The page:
POLITICALLY engaged and numerous throughout the county, the votes of farmers and their families play an important role in every election in Clare.
The last year has seen widespread disillusionment in farming, memorably expressed by the beef protests. Speaking to farmers at Ennis Mart on Tuesday it was clear that the dissatisfaction has not abated and none of those who spoke to The Clare Champion were praising Fine Gael’s record on agriculture.
Many said they will be voting for East Clare farmer Michael McNamara who was a prominent supporter of last year’s protests. Several others made it clear that they wouldn’t countenance giving any preference to the Green Party whose policies they feel are very clearly against farmers’ interests.
One West Clare couple said that farmers are just about able to continue as it is. “People will survive, but that’s all they can do. There’s very little investment in farming other than with grant approval and things like that,” said the male half of the couple.
“Farmers couldn’t keep going without the cheque in the post, definitely not. What you’re making at marts, you couldn’t keep going on that figure,” his wife concurred.
Both are long time Fianna Fáil supporters who are going to vote for Michael McNamara now. “McNamara is a worker and a worker will get rewarded,” said the husband. “Yeah, I will vote for Mr McNamara as well, he’s the only one that has spoken up about farmers and what they want. Neither Fianna Fáil or Fine Gael seem to give a damn about farmers,” his wife added.
She feels that the response of the agriculture minister to the protests was quite inadequate, and that farmers will punish Fine Gael for it.
Her husband said many farmers are likely to change how they vote now. “I do believe people will change because they want results. And you don’t get results from people who won’t work.”
They expect that if McNamara does get elected, he will be a vocal presence for Clare and farmers in Dáil Éireann.
Another long time Fianna Fáil supporter from Tulla said that this time he will be giving his vote to McNamara. “He’d be number one, because he can talk and he has a bit of understanding about the farming end of it.”
Timmy Dooley is based in his home parish, and he expects he will be returned to the Dáil, albeit with some difficulty. “Timmy could earn it, you know, but he’ll get back. Cathal Crowe will take a certain amount from him.”
Michael Daffy from Clooney feels that farmers didn’t get the support they needed when their protest kicked off. “I don’t think we got any help from anyone, when it came down to the crunch.”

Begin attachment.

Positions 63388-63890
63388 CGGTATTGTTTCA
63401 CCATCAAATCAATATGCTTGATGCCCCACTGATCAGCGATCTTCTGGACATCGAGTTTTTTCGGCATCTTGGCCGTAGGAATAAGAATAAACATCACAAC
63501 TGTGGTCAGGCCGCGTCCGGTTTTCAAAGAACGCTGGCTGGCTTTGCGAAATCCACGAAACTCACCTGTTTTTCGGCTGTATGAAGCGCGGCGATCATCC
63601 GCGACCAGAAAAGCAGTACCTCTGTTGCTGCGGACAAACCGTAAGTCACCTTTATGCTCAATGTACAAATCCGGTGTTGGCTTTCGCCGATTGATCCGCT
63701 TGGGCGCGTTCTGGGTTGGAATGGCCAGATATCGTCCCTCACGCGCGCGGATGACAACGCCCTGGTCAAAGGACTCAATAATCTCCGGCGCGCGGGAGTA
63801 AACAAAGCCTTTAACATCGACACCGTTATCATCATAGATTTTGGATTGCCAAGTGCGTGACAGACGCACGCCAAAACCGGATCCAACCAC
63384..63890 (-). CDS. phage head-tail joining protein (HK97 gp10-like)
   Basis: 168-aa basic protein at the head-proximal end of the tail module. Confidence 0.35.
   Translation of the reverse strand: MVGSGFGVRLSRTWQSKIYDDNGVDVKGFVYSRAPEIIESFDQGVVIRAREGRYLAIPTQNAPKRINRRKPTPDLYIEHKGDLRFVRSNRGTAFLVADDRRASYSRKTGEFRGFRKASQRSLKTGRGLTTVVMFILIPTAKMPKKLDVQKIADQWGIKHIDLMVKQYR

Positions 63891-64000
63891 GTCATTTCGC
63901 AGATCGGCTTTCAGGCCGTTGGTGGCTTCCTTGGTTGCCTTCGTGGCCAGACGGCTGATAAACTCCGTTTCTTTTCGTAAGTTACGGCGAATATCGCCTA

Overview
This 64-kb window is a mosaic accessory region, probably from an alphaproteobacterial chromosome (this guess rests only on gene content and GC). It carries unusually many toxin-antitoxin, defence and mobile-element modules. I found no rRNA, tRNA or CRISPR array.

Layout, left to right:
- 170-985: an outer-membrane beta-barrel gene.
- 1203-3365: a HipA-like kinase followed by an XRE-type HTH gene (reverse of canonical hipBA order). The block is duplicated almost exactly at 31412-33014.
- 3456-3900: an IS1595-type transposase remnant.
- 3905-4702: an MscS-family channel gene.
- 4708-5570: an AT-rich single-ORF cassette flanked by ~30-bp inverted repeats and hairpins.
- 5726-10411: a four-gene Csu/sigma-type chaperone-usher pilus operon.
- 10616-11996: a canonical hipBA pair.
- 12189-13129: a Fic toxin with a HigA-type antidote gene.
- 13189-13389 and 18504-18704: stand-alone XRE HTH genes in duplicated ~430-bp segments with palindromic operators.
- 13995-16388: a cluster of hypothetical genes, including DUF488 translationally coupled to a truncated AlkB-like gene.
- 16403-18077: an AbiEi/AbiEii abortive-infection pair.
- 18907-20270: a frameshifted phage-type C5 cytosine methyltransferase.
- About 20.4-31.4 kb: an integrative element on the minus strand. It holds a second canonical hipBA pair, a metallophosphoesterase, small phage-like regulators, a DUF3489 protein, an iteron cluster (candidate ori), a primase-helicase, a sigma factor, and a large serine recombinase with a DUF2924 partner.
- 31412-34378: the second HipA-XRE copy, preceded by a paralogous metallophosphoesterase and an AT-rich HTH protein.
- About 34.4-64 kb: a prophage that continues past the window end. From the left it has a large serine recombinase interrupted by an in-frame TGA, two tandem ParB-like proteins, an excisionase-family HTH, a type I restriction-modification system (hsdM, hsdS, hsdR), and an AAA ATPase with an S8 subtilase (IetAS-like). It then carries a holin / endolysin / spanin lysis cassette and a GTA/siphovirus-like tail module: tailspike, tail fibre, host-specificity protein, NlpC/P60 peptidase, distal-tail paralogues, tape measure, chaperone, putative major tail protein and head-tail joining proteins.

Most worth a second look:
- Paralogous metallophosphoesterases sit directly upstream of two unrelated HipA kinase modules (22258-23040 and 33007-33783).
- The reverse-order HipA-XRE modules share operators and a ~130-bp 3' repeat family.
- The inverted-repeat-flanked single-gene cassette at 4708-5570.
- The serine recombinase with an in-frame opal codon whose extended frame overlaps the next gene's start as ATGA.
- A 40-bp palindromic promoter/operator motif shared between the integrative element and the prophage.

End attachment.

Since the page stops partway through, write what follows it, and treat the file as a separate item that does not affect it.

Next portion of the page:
Farming nowadays is very difficult and he said he wouldn’t encourage his sons into it. “There’s too much pressure on farmers today for the money we make out of it, it’s only a hobby really. I’ve two young lads myself and I told them if they stayed at home to go farming I’d sell it!” he says with a laugh.
He feels Clare farmers are likely to remain loyal to the parties they have voted for in the past, while he says the Greens won’t be getting many preferences from them. “They won’t vote for the Green Party anyway, they want to get rid of live exports. See all the young cattle here today, I’d say 50% of them would probably be exported.”
Another man who was attending with his teenage son said that the Greens are far too negative about farming practices to win votes from farmers. “They are against everything in farming. Spraying, everything. You have to do so much for the environment to keep things right, but their policy is to cut the herd and the whole lot. That won’t work. Farmers won’t vote for the Greens but they’ll get plenty of votes inside in the towns and cities, that’s my view.”
He agreed that McNamara will pick up a strong vote from farmers. “He will, because he’s making an effort and he puts a lot of time in. He’ll get elected no bother.”
He criticised Pat Breen for not supporting the protests at Tiermaclane. “He should have made an effort and stood there for an hour with them.”
A Lisdoonvarna farmer said he is turning his back on Fine Gael. “It’ll be Fianna Fáil this time, we’ll see what they do. We voted Fine Gael the last time and we got nothing from them.”
Seamus Shannon from Kilmurry McMahon was canvassing in the car park for Michael McNamara, and he said he only became aware of the Scariff man last year. “During the beef protests he came into very clear focus for the farming group because he stood on the protest line with us at Kepak and he gave free legal advice at a time when a number of us were under pressure, some of us had been injuncted and so on.”
He said he had never had any dealings with the Scariff man until then. “I didn’t know him or the sky over him, I would have seen him in the media as a former Labour TD the same as everyone else.”
Interestingly, he feels there is a swing in the west of the county for the independent candidate, despite him being based in Scariff.